"Betrayed by her own father, Zara has waited years for revenge, and will stop at nothing to get it"
Tribute by Ellen Renner

Betrayed by her own father, Zara has waited years for revenge, and will stop at nothing to get it

What if your greatest enemy was yourself?

Zara is a mage, one of the elite in a world where magic is power, and the non-magical majority are oppressed and enslaved. When her Tribute slave and best friend is killed for the crime of literacy, Zara vows revenge by spying for the rebel Knowledge Seekers. But her bravery and magical skill are tested to the limit when a hostage from the other side of the Wall arrives at her palazzo. Sensing a kindred spirit, she promises to help him – but before she can, her secret is discovered. Hunted by her own kind, she must convince the Knowledge Seekers she is really on their side. But can she convince herself? Pain, romance, defiance and revenge combine in this powerfully written – and breathtakingly envisioned – YA fantasy.

Publication Date:
ISBN Paperback: 9781471400315
ISBN Ebook: 9781471400322



Ellen Renner

Ellen Renner was born in the USA, but came to England in her twenties, married here, and now lives in an old house in Devon with her husband and son. Ellen originally trained as a painter and surrounds herself with sketches of her characters as she writes. She spins wool as well as stories, knitting and weaving when time allows. She plays the violin, fences (badly!) and collects teapots and motorcycles.

Her first book, CASTLE OF SHADOWS, won the Cornerstones Wow Factor Competition, the 2010 North East Book Award and was chosen for both THE INDEPENDENT and THE TIMES summer reading lists and, along with the sequel CITY OF THIEVES, was included on THE TIMES list of best children's books of 2010. TRIBUTE was Ellen's first YA book, and you can follow her at or on Twitter: @Ellen_Renner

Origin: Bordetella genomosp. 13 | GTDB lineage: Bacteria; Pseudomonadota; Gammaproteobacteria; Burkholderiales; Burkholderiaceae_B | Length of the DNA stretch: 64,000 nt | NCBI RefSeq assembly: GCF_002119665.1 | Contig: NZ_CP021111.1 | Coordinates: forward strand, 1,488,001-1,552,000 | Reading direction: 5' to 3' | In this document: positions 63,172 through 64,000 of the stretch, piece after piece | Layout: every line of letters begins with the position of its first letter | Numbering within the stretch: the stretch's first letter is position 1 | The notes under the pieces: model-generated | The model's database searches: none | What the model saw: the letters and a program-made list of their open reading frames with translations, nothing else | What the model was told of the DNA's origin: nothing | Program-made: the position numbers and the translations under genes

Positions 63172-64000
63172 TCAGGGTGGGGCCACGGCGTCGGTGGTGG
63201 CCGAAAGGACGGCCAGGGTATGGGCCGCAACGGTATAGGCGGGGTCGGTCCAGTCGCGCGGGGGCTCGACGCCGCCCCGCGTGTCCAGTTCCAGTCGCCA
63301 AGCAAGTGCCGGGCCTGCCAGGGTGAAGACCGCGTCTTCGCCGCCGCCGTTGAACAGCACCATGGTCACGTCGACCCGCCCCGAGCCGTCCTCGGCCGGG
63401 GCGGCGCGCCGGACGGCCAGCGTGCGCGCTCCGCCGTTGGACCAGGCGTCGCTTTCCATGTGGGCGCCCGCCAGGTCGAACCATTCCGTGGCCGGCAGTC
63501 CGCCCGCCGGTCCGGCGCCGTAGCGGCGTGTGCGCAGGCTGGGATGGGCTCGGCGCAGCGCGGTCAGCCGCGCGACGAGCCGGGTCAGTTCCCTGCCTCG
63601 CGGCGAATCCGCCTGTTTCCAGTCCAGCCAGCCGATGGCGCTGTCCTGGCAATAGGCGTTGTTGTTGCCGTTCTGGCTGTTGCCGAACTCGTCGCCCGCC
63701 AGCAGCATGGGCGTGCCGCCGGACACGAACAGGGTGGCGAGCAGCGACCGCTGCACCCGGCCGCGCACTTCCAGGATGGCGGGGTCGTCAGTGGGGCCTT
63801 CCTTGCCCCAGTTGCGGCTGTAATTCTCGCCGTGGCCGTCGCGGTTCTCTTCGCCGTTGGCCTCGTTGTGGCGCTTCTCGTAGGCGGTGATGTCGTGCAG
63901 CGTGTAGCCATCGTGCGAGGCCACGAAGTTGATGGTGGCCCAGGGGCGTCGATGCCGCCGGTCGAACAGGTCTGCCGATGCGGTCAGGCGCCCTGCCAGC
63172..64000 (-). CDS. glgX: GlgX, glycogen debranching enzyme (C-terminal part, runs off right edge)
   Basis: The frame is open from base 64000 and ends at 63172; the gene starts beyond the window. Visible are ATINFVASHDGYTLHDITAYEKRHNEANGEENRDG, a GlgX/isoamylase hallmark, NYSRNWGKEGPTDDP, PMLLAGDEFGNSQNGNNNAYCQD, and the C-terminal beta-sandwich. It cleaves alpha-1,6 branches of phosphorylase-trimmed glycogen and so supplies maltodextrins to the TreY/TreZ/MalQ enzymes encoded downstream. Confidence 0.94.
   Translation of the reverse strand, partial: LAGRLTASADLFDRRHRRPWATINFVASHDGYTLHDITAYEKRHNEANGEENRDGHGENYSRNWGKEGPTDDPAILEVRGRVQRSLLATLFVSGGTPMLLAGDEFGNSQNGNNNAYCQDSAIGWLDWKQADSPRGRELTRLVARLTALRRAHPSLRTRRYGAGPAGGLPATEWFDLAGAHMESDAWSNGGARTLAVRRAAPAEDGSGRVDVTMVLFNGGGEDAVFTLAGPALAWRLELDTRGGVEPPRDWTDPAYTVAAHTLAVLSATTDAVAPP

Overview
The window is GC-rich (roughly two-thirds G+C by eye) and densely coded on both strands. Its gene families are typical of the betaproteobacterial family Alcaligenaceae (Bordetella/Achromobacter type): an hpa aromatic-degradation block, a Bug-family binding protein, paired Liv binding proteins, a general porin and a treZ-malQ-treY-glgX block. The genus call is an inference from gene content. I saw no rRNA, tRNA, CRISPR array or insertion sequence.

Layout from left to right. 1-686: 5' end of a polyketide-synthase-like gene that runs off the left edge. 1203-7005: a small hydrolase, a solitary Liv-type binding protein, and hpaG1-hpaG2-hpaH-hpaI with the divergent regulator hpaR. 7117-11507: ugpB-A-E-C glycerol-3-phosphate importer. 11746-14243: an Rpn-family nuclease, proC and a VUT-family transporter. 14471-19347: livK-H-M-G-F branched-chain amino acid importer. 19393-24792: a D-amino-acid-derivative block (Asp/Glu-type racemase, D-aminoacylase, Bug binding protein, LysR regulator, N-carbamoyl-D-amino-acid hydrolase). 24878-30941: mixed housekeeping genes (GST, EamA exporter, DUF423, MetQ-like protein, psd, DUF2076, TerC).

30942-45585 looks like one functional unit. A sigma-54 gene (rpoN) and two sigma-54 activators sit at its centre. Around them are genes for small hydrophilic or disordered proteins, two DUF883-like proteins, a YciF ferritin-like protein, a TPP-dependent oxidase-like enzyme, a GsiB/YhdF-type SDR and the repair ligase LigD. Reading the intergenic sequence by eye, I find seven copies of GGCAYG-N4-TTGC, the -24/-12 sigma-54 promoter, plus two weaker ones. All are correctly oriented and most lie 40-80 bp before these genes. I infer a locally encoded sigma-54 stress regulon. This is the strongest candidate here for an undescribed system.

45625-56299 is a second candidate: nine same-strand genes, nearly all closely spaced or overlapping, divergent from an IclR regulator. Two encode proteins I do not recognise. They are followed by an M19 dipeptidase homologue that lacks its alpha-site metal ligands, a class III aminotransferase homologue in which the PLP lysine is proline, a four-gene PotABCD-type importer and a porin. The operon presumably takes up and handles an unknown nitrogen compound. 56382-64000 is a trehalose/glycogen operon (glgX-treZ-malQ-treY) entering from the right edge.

My vision blurs. My nose starts to run and I swipe at it, furious with myself. Who am I fooling? I can't save this boy. For years I've been playing pretend, like a child refusing to grow up, imagining that somehow I will be the one to change things. I don't want to be a mage! I don't want the power to kill with my mind. I don't want any more Tribute children, any more suffering. I don't want Swift to have died for nothing . . . but she did. Benedict murdered her. He killed my mother. He will probably kill me someday. Wanting something won't make it happen, no matter how hard you pretend. The Knowledge Seekers will never defeat the mages. I'm a fool. 'I'm sorry.' There really isn't anything else to say. It's all been for nothing. I turn to go. He's brave: he touches me for the second time. He takes hold of my arm and turns me back around with surprising gentleness. And it's the gentleness - plus the new look in his eyes as he studies my face - that keeps me from blasting him across the room for daring to touch me again. The Maker is standing so close our bodies almost meet. My heart thuds in my chest, heavy and hurtful. My mage light flickers and goes out, but there's moonlight from the barred window. It's bright enough. The Maker reaches up a careful hand and pulls the scarf from my head. He stares at my hair as it tumbles down; stares at my face, at my mage marks, his eyes searching, his whole body tense with the strain of keeping hope at bay. 'Who are you? What's your name?' I am still a fool. I tell him: 'Zara.' 'I'm Aidan,' he says. 'Son of Fergal the Clockmaker. Will you help me, Zara? Will you help me get home?'